Memory 14 includes an operating system 24 such as Windows XP or Linux, a basic input/output operating system (BIOS) installation process 25 and a flash memory 26 containing the BIOS of system 10.

Flash memory (sometimes called “flash RAM”) is a type of constantly-powered nonvolatile memory that can be erased and reprogrammed in units of memory called blocks. It is a variation of electrically erasable programmable read-only memory (EEPROM) which, unlike flash memory, is erased and rewritten at the byte level, which is slower than flash memory updating. Flash memory is often used to hold control code such as the basic input/output system (BIOS) in a personal computer. When BIOS needs to be changed (rewritten), the flash memory can be written to in block (rather than byte) sizes, making it easy to update.

Flash memory gets its name because a section of memory cells are erased in a single action or “flash.” The erasure is caused by Fowler-Nordheim tunneling in which electrons pierce through a thin dielectric material to remove an electronic charge from a floating gate associated with each memory cell. Intel Corporation offers a form of flash memory that holds two bits (rather than one) in each memory cell, thus doubling the capacity of memory without a corresponding increase in price.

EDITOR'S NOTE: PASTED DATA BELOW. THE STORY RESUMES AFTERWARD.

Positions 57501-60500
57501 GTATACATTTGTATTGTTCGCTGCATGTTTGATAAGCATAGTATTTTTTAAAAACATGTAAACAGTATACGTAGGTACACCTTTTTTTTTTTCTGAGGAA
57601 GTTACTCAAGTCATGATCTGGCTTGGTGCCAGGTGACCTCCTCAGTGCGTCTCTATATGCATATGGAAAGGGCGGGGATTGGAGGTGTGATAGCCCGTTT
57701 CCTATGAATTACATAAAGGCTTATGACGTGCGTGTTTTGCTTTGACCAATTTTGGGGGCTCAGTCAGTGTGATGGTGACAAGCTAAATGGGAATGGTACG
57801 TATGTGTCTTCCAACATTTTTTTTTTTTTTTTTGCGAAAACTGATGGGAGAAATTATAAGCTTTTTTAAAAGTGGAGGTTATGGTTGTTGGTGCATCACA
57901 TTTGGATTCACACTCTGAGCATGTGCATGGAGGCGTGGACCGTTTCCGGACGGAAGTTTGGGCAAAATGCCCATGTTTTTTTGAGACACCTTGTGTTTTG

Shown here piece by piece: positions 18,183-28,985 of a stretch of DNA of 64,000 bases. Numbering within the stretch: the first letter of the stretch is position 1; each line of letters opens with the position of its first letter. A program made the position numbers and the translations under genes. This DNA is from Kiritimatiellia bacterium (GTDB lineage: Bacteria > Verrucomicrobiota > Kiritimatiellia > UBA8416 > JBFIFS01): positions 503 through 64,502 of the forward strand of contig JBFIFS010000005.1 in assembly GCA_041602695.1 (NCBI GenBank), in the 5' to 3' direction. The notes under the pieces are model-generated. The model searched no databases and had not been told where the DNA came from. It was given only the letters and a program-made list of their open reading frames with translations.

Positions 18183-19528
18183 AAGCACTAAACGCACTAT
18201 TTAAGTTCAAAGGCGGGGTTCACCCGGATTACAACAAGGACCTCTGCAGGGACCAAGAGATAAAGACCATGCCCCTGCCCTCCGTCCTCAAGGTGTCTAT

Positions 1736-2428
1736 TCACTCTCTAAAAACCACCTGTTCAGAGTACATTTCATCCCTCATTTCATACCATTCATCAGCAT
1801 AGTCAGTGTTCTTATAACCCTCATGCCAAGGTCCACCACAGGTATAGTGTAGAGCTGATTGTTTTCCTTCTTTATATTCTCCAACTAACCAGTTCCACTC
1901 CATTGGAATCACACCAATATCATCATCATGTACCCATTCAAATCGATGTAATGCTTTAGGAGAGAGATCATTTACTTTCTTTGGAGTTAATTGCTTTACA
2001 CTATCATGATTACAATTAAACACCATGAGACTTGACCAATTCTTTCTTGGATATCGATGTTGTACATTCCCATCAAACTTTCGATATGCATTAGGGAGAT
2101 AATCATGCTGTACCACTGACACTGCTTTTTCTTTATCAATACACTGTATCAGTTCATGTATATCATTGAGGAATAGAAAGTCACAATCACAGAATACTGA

Flash memory 26 is organized into flash memory modules 28. Flash memory modules 28 contain the BIOS code required to control, for example, the storage devices 16, the display screen 20, the keyboard 22, serial communications (not shown), and to perform functions, respectively. The system 10 is assembled by a third party, such as Dell Computer Company, with hardware (e.g., storage devices 16 and serial communications) manufactured by other vendors. The third party relies on the OEM for keeping the BIOS current.